Built in AD495 and dedicated to the worship of the sun , this monastery has had a colourful history. It had to be rebuilt in 607 after it was destroyed by the Persians and then was looted by the Tamerlane a couple of centuries later.The magnificent building was later abandoned until the bishop of Mardin carried out important renovations and stayed there until he died. It then became the official seat of the patriarch of the Syrian Orthodox church until it was moved to Damascus in 1932 , the site continues to act as a local boarding school.
The monastery has 365 rooms – one for each day of the year.
Down a flight of narrow stairs leads you to the ‘original sanctuary’ an eerie underground chamber.This room was reportedly used by the sun worshippers, whereby they viewed their god rising through the small window at the eastern end. The ceiling is constructed by huge rocks held magically together without any mortar.
Built by Alexius Comnenus I, this beautiful 11th century monastery perched up a steep cliff was built as an ode to the Grace of Panagia. Grace of Panagia who is also known as the Virgin Mary is the saint protector of the island and her icon was believed to have arrived on an unmanned boat from Palestine.
Once suitably dressed i.e men to wear trousers and women long skirts, you are greeted by monks who act as guardians to this historical building. After a short tour around this marvel,filled with portraits of monks and other important treasures as well as taking in the breath taking views of the sparkling blue waters of the Aegean Sea. You are invited to sit down and are served with refreshments in the form of Honey Raki and loukoumi which is the very tasty Greek version of Turkish delight.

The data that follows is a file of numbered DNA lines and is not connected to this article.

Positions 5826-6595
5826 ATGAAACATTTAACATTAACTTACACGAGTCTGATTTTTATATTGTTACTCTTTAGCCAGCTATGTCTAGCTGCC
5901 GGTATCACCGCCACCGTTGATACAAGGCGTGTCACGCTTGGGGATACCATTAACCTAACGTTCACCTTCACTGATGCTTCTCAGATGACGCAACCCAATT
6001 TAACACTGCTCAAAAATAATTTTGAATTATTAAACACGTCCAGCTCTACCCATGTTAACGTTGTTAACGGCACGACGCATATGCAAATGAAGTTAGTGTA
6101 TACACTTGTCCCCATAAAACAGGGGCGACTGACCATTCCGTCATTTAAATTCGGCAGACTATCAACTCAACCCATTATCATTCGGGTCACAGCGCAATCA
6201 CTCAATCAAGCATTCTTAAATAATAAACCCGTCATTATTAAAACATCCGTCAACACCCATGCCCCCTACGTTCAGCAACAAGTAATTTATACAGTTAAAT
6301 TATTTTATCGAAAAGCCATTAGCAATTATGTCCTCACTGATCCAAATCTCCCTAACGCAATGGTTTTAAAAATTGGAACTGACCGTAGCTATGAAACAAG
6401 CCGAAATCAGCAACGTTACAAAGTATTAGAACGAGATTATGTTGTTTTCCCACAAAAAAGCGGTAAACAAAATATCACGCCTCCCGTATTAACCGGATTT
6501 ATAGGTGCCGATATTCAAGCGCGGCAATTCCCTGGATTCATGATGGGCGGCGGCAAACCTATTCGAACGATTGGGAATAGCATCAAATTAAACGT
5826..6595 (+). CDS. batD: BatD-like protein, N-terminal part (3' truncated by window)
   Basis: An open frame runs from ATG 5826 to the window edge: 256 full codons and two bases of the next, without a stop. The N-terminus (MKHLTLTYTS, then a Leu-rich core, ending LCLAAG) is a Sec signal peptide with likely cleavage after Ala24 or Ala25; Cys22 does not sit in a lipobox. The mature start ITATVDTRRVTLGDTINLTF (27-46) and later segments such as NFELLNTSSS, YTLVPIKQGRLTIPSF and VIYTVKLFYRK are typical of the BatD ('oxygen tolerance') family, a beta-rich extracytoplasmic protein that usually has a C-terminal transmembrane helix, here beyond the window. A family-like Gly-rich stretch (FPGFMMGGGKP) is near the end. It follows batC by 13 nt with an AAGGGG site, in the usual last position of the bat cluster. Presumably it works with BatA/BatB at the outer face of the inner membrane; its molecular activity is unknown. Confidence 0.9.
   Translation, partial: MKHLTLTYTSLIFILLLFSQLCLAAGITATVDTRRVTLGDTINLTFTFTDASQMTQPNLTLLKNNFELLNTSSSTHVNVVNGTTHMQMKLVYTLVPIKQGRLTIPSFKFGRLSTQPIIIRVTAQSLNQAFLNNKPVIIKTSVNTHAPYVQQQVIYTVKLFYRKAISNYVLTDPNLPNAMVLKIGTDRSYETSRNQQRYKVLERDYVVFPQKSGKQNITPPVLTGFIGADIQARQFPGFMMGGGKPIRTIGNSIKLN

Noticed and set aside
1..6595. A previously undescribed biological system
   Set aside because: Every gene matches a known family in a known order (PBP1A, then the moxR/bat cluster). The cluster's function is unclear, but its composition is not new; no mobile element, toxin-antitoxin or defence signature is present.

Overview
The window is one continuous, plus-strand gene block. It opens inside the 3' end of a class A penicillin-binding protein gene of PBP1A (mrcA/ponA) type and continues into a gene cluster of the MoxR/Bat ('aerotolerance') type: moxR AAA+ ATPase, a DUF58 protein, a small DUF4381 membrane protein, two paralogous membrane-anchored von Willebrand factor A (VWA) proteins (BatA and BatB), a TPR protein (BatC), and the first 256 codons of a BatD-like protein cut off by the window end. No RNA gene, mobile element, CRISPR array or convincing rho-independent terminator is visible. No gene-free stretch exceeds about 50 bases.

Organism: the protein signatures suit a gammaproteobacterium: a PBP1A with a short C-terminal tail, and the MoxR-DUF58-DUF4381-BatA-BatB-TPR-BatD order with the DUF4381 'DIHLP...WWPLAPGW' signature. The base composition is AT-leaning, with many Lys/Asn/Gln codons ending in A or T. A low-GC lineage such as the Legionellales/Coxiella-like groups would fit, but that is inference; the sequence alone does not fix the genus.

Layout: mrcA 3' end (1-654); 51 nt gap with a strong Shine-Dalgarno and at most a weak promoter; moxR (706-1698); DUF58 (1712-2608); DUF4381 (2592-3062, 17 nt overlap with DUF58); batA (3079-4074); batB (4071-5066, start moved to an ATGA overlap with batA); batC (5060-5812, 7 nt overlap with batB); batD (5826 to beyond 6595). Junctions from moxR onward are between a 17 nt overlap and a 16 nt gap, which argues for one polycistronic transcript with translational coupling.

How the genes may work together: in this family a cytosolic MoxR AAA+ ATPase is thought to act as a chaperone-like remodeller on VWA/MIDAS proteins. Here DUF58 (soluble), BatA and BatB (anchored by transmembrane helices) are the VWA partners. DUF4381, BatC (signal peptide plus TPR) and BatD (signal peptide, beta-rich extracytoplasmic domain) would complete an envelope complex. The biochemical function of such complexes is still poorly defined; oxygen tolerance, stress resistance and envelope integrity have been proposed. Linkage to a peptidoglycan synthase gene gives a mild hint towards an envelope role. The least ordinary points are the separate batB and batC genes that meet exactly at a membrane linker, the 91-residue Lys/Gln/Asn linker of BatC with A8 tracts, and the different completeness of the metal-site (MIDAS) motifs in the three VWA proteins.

A powerful mythology has grown up around the monastery at Tengboche (Thyangboche) as a result of the writings of explorers and mountaineers.Hillary and Tenzing Norgay, an inhabitant of this village, were the first to reach the summit of Mount Everest on the British 1953 expedition and hence why this monastery has acquired international interest. Due to its routing Everest expeditioners visit the monastery to light candles and seek the blessings of gods for good health and safe mountaineering.
However the gompa is not as old as you might expect. The first gompa at Tengboche was constructed in 1916 by Lama Gulu, a monk from Khumjung, but the building was destroyed in the earthquake of 1934. A second gompa on the site lasted until 1989, when an electrical fire burned the stone and-timber structure to the ground.Sherphas , foreign aid organizations, Buddhish groups and mountaineering organizations then contributed allowing the monastery to be reconstructed with its doors opening in 1993.Luckily most of the gompa’s valuable books, paintings and religious relics were saved.
John Hunt, the leader of the 1953 expedition and one of the first mountaineers to visit the monastery ( offered the following description of Thengboche in The Ascent of Everest:
“Thyangboche must be one of the most beautiful places in the world. The height is well over 12,000 feet. The Monastery buildings stand upon a knoll at the end of a big spur, which is flung out across the direct axis of the Imja river. Surrounded by satellite dwellings, all quaintly constructed and oddly mediaeval in appearance, it provides a grandstand beyond comparison for the finest mountain scenery that I have ever seen, whether in the Himalaya or elsewhere.”